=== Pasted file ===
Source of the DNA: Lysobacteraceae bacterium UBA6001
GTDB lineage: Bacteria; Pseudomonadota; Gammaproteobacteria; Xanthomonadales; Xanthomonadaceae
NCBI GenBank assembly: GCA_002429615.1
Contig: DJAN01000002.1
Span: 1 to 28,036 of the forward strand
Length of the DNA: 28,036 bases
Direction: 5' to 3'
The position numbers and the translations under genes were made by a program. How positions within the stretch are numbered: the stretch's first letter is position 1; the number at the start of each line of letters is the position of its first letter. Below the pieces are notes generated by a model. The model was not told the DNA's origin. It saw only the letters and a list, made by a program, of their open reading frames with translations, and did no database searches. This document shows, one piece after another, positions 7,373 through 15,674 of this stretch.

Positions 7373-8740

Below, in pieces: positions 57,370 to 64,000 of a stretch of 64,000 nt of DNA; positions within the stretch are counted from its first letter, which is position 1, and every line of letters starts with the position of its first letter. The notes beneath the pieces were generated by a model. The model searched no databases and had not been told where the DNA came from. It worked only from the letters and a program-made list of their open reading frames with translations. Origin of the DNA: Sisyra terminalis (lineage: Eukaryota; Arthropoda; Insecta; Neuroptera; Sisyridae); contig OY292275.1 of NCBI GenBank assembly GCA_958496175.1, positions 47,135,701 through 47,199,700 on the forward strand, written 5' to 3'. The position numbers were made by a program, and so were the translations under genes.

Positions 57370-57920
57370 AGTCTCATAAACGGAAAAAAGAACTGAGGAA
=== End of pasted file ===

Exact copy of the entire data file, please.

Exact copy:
Source of the DNA: Lysobacteraceae bacterium UBA6001
GTDB lineage: Bacteria; Pseudomonadota; Gammaproteobacteria; Xanthomonadales; Xanthomonadaceae
NCBI GenBank assembly: GCA_002429615.1
Contig: DJAN01000002.1
Span: 1 to 28,036 of the forward strand
Length of the DNA: 28,036 bases
Direction: 5' to 3'
The position numbers and the translations under genes were made by a program. How positions within the stretch are numbered: the stretch's first letter is position 1; the number at the start of each line of letters is the position of its first letter. Below the pieces are notes generated by a model. The model was not told the DNA's origin. It saw only the letters and a list, made by a program, of their open reading frames with translations, and did no database searches. This document shows, one piece after another, positions 7,373 through 15,674 of this stretch.

Positions 7373-8740

Below, in pieces: positions 57,370 to 64,000 of a stretch of 64,000 nt of DNA; positions within the stretch are counted from its first letter, which is position 1, and every line of letters starts with the position of its first letter. The notes beneath the pieces were generated by a model. The model searched no databases and had not been told where the DNA came from. It worked only from the letters and a program-made list of their open reading frames with translations. Origin of the DNA: Sisyra terminalis (lineage: Eukaryota; Arthropoda; Insecta; Neuroptera; Sisyridae); contig OY292275.1 of NCBI GenBank assembly GCA_958496175.1, positions 47,135,701 through 47,199,700 on the forward strand, written 5' to 3'. The position numbers were made by a program, and so were the translations under genes.

Positions 57370-57920
57370 AGTCTCATAAACGGAAAAAAGAACTGAGGAA